Multiple sclerosis: balancing the immune system

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Humans are equipped with a powerful and sophisticated immune system which has been designed to resist harmful threats to our health. Ordinarily, the immune system is tightly regulated, however certain genetic and/or environmental conditions may trigger an immune response  against self tissues, i.e. autoimmunity. 

Multiple sclerosis (MS), a chronic neuroinflammatory disease of the brain and spinal cord and is characterised by the destruction of myelin and often the underlying axons.

MS is thought to affect more than 2.3 million people worldwide. Epidemiologists have identified a number of factors that influence the risk of developing MS including gender, genetics, age, geography, ethnicity, as well as dietary and environmental factors. 

While MS is not thought to be a hereditary disease, the risk of getting MS is higher in relatives of a person with the disease. Furthermore, specific genes have been linked with MS.

A number of environmental factors have also been proposed and infectious agents, such as the Epstein-Barr virus, are considered to be important likely triggers. Age at exposure to infection seems to play an important role, and moving at an early age from one location in the world to another alters a person’s subsequent risk of MS.

MS is more common in people who live further away from the equator and there is growing evidence to show that decreased sunlight exposure resulting in a lack of vitamin D is linked to increasing prevalence. The influence of nutritional factors, such as vitamin A, lipoic acid, coenzyme Q10 and berberine has also been under investigation.

In this infographic we review the the nutritional factors that are considered to have an effect on MS and explore the biological rationale that may underlie their influence.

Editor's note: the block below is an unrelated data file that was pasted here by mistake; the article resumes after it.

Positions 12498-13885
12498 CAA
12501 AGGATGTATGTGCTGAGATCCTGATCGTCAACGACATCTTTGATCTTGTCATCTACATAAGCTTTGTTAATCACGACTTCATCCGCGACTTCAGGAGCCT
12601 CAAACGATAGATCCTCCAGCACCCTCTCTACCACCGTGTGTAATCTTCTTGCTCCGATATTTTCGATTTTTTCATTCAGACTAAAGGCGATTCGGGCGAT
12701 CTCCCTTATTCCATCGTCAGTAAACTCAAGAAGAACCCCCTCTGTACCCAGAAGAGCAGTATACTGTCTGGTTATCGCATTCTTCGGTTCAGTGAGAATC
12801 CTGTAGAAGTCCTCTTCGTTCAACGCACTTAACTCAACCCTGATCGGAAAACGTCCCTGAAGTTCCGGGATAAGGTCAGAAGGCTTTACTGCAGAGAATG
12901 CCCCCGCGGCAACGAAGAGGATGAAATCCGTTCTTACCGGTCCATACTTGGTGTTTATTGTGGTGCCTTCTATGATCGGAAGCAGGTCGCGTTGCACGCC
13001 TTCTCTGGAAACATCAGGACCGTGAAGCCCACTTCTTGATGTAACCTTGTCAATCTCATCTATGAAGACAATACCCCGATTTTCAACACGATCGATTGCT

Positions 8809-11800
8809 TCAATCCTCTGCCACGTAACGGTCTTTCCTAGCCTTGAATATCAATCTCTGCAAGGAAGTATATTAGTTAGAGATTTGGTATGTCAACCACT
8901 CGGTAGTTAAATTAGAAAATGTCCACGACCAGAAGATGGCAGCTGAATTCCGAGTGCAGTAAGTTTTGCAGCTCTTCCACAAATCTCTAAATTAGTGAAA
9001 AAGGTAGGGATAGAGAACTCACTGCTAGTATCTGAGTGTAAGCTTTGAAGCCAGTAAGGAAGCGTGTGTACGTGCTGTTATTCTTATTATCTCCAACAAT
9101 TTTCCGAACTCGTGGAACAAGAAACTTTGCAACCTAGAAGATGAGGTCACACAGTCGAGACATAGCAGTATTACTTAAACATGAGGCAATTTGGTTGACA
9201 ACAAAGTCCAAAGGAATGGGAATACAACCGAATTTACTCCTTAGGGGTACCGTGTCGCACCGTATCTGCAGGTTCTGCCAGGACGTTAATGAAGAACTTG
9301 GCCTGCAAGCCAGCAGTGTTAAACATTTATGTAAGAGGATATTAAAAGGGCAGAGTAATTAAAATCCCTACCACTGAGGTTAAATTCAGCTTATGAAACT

References

  1. Multiple sclerosis. Mayo Clinic 2016. [Source
     
  2. Kidd PM. Multiple sclerosis, an autoimmune inflammatory disease: prospects for its integrative management. Alt Med Rev 2001;6(6):540-566. [PDF]
     
  3. Multiple sclerosis. Australian Bureau of Statistics 2012. [Source
     
  4. Smolders J, Hupperts R, Barkof F, et al. Efficacy of vitamin D3 as add-on therapy in patients with relapsing–remitting multiple sclerosis receiving subcutaneous interferon beta-1a: A Phase II, multicenter, double-blind, randomized, placebo-controlled trial. J Neurol Sci 2011;311:44-49. [Abstract]
     
  5. Ransohoff RM. Turning over the Chance card on MS susceptibility. Nature Immunol 2010;11:570-572. [Abstract]
     
  6. Luzzio C, Chawla J. Multiple sclerosis. Medscape 2016. [Source]
     
  7. Yadav V, Marracci G, Lovera J, et al. Lipoic acid in multiple sclerosis: a pilot study. Mult Scler 2005;11(2):159-165. [Abstract]
     
  8. Biernacki K, Prat A, Blain M, et al. Regulation of cellular and molecular trafficking across human brain endothelial cells by Th1- and Th2-polarized lymphocytes. J Neuropathol Exp Neurol 2004;63(3):223-232. [PDF]
     
  9. Soleimani M, Jameie SB, Barati M, et al. Effects of coenzyme Q10 on the ratio of TH1/TH2 in experimental autoimmune encephalomyelitis model of multiple sclerosis in C57BL/6. Iran Biomed J 2014;18(4):203-211. [Full text]
     
  10. Sanoobar M, Dehghan P, Khalili M, et al. Coenzyme Q10 as a treatment for fatigue and depression in multiple sclerosis patients: a double blind randomized clinical trial. Nutr Neurosci 2016;19(3):138-143. [Abstract]
     
  11. Ozenci V, Kouwenhoven M, Huang YM, et al. Multiple sclerosis: levels of interleukin-10-secreting blood mononuclear cells are low in untreated patients but augmented during interferon-beta-1b treatment. Scand J Immunol 1999;49(5):554-561. [Full text]
 
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melissalee's picture
Melissa Lee
Melissa is a designer turned nutritionist, who for the past 6 years has been combining the two modalities to create purposeful designs for various health publications and websites. Having initially studied Multimedia Systems Design, she then went on to complete a BHSc in Nutritional Medicine which led to her involvement in the integrative medicine industry and eventually to FX Medicine.